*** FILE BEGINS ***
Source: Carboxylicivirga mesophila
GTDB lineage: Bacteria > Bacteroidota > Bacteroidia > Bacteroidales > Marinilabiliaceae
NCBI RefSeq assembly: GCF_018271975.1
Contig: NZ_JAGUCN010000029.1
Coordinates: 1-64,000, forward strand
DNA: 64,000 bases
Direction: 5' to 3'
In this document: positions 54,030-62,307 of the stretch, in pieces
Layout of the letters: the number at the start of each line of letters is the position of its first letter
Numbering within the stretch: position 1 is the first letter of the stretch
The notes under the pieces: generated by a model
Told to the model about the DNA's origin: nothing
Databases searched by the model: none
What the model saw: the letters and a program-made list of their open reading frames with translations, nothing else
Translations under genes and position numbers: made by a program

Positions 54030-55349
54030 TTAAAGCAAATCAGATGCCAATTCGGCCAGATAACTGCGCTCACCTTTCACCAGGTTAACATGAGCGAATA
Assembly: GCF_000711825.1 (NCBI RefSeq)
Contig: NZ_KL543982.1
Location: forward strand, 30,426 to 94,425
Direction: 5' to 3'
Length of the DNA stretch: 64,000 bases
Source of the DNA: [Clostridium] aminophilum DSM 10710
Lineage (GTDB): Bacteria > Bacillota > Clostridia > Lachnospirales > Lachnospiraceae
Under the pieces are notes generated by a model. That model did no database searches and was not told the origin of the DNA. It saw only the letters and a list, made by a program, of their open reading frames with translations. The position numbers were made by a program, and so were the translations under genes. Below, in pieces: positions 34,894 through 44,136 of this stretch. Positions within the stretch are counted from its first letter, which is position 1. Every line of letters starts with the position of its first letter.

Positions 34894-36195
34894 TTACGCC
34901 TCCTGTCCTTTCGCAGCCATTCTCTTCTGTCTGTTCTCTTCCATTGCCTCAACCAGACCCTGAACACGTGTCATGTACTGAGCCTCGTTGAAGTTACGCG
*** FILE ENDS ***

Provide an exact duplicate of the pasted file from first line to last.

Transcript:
Source: Carboxylicivirga mesophila
GTDB lineage: Bacteria > Bacteroidota > Bacteroidia > Bacteroidales > Marinilabiliaceae
NCBI RefSeq assembly: GCF_018271975.1
Contig: NZ_JAGUCN010000029.1
Coordinates: 1-64,000, forward strand
DNA: 64,000 bases
Direction: 5' to 3'
In this document: positions 54,030-62,307 of the stretch, in pieces
Layout of the letters: the number at the start of each line of letters is the position of its first letter
Numbering within the stretch: position 1 is the first letter of the stretch
The notes under the pieces: generated by a model
Told to the model about the DNA's origin: nothing
Databases searched by the model: none
What the model saw: the letters and a program-made list of their open reading frames with translations, nothing else
Translations under genes and position numbers: made by a program

Positions 54030-55349
54030 TTAAAGCAAATCAGATGCCAATTCGGCCAGATAACTGCGCTCACCTTTCACCAGGTTAACATGAGCGAATA
Assembly: GCF_000711825.1 (NCBI RefSeq)
Contig: NZ_KL543982.1
Location: forward strand, 30,426 to 94,425
Direction: 5' to 3'
Length of the DNA stretch: 64,000 bases
Source of the DNA: [Clostridium] aminophilum DSM 10710
Lineage (GTDB): Bacteria > Bacillota > Clostridia > Lachnospirales > Lachnospiraceae
Under the pieces are notes generated by a model. That model did no database searches and was not told the origin of the DNA. It saw only the letters and a list, made by a program, of their open reading frames with translations. The position numbers were made by a program, and so were the translations under genes. Below, in pieces: positions 34,894 through 44,136 of this stretch. Positions within the stretch are counted from its first letter, which is position 1. Every line of letters starts with the position of its first letter.

Positions 34894-36195
34894 TTACGCC
34901 TCCTGTCCTTTCGCAGCCATTCTCTTCTGTCTGTTCTCTTCCATTGCCTCAACCAGACCCTGAACACGTGTCATGTACTGAGCCTCGTTGAAGTTACGCG